Nelson carried Oprahlike name recognition into the locker room. In 1997, during the NBA's 50th anniversary season, a panel of former coaches and players named him one of the 10 greatest coaches in league history. And that was before he rehabbed a derelict Dallas franchise into a perennial playoff team, replicating his prior success in Golden State and Milwaukee. "He's a legend," Warriors guard Monta Ellis says. "Players want to work hard for him." Ellis embodies the type of athlete who thrives in Nelson's meritocracy, where playing time depends on sweat equity, not merely experience or salary size. The rabbit-fast guard, drafted out of high school in 2005, seldom saw action during the first half of his rookie season, trapped on the far end of Montgomery's bench. Without injuries to guards Baron Davis and Jason Richardson, he may have remained there, watching old hand Derek Fisher perfect the art of never driving the lane. This year, with Ellis averaging 17 points and four assists as a top reserve and frequent starter, Sports Illustrated dubbed him "the NBA's most surprising player." Nelson one-ups that praise by calling the 21-year-old guard "a great player," and the rapport between the coach and his budding star shows during games. Against the Grizzlies, while a Memphis player shot free throws, the coach waved Ellis to the sideline to discuss strategy. Striding a few steps up the court together, each slipped his arm around the other's back, an embrace between mentor and pupil.
"He's given me the opportunity to go out there and perform," says Ellis, who steadied the team when injuries idled Davis and Richardson earlier in the season. "He's a very forgiving coach. He's tough on you, but he lets you learn as you go."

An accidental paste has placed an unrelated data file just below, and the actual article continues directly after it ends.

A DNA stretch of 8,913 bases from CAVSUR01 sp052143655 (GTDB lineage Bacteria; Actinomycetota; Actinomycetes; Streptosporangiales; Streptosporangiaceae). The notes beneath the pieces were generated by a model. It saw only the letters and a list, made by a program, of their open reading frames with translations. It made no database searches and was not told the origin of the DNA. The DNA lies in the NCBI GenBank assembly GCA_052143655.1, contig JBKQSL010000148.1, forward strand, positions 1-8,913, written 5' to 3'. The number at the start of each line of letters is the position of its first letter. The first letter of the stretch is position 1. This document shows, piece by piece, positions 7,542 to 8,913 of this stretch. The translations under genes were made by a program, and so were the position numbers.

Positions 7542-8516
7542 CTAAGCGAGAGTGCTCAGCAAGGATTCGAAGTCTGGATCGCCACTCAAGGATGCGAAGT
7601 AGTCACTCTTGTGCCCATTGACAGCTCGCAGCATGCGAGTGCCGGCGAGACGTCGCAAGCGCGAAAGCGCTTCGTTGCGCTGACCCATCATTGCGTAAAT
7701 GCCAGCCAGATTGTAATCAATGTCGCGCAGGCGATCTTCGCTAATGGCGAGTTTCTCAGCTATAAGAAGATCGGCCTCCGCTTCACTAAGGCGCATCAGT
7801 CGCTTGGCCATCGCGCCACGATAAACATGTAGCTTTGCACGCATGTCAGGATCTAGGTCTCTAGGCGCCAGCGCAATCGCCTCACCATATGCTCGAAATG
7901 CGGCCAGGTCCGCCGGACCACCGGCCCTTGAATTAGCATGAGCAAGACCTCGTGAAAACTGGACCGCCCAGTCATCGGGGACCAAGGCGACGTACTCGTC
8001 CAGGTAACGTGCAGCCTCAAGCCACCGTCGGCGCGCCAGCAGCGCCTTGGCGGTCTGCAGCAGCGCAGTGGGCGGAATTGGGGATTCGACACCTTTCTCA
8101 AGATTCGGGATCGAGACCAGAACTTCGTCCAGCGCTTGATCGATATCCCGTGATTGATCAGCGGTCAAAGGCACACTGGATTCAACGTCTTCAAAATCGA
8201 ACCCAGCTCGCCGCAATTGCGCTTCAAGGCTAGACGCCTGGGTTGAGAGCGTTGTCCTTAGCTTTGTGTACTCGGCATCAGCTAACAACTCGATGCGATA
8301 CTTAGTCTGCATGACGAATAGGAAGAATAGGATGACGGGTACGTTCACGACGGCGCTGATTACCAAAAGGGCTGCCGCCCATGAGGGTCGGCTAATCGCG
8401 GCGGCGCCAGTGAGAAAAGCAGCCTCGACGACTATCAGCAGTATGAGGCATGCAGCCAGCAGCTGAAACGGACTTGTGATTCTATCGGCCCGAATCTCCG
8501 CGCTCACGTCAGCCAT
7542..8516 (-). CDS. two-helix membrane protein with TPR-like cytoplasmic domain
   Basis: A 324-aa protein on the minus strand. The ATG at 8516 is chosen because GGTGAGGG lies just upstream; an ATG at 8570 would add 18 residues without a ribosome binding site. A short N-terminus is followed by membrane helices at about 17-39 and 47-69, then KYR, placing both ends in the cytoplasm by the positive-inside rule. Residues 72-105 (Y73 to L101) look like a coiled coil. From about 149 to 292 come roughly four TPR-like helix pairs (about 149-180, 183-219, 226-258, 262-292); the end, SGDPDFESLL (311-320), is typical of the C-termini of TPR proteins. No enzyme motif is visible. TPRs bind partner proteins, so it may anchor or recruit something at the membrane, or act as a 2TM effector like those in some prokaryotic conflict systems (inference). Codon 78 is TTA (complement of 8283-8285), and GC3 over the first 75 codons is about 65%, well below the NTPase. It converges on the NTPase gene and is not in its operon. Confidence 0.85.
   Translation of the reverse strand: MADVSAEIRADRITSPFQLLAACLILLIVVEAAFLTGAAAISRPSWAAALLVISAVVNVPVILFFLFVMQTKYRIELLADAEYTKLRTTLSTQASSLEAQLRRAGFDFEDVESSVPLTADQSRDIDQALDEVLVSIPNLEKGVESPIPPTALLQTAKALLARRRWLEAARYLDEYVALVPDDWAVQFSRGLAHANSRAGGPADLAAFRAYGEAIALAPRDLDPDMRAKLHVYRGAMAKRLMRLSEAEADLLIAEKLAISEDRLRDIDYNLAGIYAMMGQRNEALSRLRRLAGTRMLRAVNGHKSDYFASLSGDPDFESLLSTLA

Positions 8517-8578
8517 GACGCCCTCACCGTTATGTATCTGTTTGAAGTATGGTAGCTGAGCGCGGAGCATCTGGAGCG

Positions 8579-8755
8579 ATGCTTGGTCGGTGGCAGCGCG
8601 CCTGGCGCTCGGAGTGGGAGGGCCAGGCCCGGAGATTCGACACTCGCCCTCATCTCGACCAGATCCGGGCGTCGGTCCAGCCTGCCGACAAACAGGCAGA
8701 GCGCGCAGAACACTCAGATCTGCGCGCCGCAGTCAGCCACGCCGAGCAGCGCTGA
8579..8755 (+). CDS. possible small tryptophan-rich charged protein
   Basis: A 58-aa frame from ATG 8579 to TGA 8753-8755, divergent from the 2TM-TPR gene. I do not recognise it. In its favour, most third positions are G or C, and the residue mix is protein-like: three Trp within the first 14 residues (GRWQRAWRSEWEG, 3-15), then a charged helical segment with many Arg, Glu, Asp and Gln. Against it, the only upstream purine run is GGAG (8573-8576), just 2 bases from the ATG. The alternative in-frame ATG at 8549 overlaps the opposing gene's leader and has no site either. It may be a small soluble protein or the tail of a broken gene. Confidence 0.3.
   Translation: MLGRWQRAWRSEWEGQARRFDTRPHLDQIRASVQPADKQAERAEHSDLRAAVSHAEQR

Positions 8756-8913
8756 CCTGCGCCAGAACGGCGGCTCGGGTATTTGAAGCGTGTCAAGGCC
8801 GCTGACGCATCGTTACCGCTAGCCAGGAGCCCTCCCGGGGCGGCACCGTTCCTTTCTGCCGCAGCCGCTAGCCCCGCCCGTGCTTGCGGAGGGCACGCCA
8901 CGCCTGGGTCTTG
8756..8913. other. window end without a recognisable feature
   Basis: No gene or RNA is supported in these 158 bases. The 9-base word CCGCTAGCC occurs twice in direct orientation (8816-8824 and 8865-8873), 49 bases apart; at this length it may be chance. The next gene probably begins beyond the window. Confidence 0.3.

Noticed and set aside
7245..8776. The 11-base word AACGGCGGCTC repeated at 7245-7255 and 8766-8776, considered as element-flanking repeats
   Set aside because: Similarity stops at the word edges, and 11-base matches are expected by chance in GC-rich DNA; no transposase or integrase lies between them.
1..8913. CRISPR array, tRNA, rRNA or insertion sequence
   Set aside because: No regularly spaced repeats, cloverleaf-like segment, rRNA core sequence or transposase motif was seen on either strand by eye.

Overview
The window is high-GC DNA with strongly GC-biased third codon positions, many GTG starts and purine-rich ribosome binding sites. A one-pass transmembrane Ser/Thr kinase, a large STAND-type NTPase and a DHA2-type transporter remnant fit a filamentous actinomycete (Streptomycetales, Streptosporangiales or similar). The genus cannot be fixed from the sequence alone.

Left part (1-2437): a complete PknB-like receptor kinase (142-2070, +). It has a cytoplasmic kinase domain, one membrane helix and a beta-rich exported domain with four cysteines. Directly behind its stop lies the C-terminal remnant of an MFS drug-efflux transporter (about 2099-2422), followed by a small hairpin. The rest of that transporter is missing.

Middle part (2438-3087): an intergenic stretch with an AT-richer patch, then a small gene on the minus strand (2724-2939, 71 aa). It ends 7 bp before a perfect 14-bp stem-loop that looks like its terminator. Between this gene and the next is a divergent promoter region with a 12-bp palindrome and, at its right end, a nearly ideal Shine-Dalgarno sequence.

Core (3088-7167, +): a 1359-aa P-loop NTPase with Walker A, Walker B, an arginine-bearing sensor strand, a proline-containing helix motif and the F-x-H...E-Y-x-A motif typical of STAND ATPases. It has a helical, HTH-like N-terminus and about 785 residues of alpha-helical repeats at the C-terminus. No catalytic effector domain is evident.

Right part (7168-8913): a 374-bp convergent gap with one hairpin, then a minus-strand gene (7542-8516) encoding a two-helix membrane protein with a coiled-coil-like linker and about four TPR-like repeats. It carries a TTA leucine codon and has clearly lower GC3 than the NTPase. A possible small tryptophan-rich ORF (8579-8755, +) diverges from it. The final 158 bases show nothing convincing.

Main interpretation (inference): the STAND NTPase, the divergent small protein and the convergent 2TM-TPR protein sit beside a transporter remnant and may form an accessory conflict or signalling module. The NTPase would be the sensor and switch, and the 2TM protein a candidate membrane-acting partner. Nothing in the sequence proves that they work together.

Nelson's belief that unheralded players can blossom in his system derives in large part from proving his theory with three franchises. Before reuniting with the Warriors, he reached the playoffs 16 times with Milwaukee, Golden State, and Dallas, along the way upending various tenets of NBA popular wisdom: The team with more All-Stars will win; height always beats speed; a 7-foot-7 bamboo shoot named Manute Bol must not hoist three-pointers.
But the origins of Nelson's habit of trolling for hidden talent dates to his own playing career. In summer 1965, on the heels of a season in which he averaged 2 1/2 points and two rebounds for the Los Angeles Lakers, the team released him. The 6-foot-6 forward fretted that his humble stats would snuff his three-year NBA career.
Instead, Red Auerbach, stogie-loving coach and general manager of the Boston Celtics, sensed buried potential in the mop-topped backup. Auerbach's hunch hit nothing but net: Nelson averaged 10 points and almost five rebounds as a reserve during 11 years with Boston, playing on five title teams. In 1978, two years after his playing days ended, the Celtics retired his No. 19 jersey.
His years spent in Auerbach's orbit instilled in Nelson the need for 180-proof honesty, without regard for a player's status as star or scrub. "If I took anything from Red," he says, "it was the ability to deal with men at the professional level. He just said it the way it was."